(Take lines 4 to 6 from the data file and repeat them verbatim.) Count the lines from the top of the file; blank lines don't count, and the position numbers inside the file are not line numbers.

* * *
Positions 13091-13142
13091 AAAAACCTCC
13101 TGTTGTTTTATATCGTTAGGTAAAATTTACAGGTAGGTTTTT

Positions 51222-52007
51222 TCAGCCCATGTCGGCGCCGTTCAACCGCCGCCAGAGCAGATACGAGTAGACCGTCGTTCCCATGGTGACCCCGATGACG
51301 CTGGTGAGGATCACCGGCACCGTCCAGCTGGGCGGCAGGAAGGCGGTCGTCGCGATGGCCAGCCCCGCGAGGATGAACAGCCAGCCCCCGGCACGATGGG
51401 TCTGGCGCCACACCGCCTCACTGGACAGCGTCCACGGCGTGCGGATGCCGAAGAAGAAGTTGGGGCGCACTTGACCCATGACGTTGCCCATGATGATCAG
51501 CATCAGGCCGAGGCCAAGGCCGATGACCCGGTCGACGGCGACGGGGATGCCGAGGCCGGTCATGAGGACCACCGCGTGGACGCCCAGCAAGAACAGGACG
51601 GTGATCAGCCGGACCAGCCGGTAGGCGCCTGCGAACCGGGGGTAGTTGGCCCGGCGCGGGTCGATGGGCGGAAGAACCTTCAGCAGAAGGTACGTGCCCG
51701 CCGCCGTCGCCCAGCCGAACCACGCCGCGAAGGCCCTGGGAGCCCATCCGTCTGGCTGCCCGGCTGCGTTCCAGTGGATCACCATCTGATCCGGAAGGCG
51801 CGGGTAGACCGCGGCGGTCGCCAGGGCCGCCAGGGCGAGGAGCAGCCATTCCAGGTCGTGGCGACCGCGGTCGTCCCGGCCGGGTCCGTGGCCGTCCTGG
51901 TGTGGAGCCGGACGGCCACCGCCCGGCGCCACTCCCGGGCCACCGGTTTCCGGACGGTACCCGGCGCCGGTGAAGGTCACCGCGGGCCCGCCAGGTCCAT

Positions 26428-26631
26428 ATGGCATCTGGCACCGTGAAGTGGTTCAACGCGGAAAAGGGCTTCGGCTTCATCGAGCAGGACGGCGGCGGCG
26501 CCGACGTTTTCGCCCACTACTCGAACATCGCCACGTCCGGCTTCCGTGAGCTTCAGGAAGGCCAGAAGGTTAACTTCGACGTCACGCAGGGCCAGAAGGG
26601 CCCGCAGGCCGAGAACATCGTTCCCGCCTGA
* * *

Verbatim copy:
Positions 51222-52007
51222 TCAGCCCATGTCGGCGCCGTTCAACCGCCGCCAGAGCAGATACGAGTAGACCGTCGTTCCCATGGTGACCCCGATGACG
51301 CTGGTGAGGATCACCGGCACCGTCCAGCTGGGCGGCAGGAAGGCGGTCGTCGCGATGGCCAGCCCCGCGAGGATGAACAGCCAGCCCCCGGCACGATGGG